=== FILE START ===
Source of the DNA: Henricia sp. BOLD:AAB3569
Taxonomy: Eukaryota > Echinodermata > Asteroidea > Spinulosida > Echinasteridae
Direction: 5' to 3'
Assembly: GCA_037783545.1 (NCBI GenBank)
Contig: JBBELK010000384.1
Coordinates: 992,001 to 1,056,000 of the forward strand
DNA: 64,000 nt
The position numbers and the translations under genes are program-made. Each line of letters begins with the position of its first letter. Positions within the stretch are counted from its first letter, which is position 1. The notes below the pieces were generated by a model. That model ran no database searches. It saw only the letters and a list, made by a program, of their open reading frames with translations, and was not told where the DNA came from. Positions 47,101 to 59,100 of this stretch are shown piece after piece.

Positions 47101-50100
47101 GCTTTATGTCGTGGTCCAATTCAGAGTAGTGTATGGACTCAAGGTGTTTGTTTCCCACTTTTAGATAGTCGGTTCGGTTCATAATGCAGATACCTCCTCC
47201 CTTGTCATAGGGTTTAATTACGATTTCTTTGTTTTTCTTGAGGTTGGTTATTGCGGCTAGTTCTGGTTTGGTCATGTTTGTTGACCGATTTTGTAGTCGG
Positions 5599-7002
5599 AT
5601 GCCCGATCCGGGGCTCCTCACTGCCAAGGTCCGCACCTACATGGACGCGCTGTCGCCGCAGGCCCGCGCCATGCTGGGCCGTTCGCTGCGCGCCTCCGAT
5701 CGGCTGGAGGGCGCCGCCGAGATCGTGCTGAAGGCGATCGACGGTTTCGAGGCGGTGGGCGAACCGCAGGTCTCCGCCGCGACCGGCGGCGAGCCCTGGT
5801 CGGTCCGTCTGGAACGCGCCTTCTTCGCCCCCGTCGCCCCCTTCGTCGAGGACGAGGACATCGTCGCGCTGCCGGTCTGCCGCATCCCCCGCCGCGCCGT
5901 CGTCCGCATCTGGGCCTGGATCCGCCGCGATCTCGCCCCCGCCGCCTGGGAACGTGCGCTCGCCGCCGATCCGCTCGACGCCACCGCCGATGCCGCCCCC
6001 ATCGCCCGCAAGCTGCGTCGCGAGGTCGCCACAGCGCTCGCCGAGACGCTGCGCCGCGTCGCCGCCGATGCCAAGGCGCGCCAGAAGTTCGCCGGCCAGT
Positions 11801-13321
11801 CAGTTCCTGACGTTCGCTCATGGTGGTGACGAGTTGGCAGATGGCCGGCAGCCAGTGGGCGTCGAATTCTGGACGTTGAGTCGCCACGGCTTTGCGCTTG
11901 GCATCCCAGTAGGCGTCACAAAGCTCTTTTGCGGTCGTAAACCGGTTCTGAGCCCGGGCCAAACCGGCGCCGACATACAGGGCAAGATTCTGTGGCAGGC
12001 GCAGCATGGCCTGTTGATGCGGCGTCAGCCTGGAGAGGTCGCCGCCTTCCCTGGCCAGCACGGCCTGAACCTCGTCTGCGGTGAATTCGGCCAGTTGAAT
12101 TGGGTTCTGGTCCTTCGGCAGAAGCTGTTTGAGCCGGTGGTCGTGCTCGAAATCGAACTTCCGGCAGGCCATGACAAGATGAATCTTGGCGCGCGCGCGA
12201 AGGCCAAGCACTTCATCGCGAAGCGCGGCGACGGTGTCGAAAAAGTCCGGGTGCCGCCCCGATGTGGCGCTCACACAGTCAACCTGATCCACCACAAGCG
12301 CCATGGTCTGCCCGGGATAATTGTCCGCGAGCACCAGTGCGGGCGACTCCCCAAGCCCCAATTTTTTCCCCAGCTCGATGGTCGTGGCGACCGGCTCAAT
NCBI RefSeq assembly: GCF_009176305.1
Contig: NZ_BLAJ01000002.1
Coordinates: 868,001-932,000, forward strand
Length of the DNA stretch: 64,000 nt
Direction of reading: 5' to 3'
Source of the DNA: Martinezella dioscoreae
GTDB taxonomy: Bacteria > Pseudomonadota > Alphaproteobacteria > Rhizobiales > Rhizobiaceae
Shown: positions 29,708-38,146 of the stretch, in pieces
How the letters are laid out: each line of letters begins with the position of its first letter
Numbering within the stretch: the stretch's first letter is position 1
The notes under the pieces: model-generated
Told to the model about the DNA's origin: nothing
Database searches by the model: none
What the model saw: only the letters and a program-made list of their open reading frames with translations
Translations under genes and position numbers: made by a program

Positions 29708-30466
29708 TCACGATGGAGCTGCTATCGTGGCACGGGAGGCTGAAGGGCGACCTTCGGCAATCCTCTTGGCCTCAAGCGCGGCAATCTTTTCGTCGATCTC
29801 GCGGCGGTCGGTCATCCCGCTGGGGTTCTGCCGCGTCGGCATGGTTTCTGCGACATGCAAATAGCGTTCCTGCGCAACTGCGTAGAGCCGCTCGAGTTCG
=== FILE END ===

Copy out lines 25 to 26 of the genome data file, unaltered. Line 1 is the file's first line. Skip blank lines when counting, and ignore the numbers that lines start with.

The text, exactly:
12301 CCATGGTCTGCCCGGGATAATTGTCCGCGAGCACCAGTGCGGGCGACTCCCCAAGCCCCAATTTTTTCCCCAGCTCGATGGTCGTGGCGACCGGCTCAAT
NCBI RefSeq assembly: GCF_009176305.1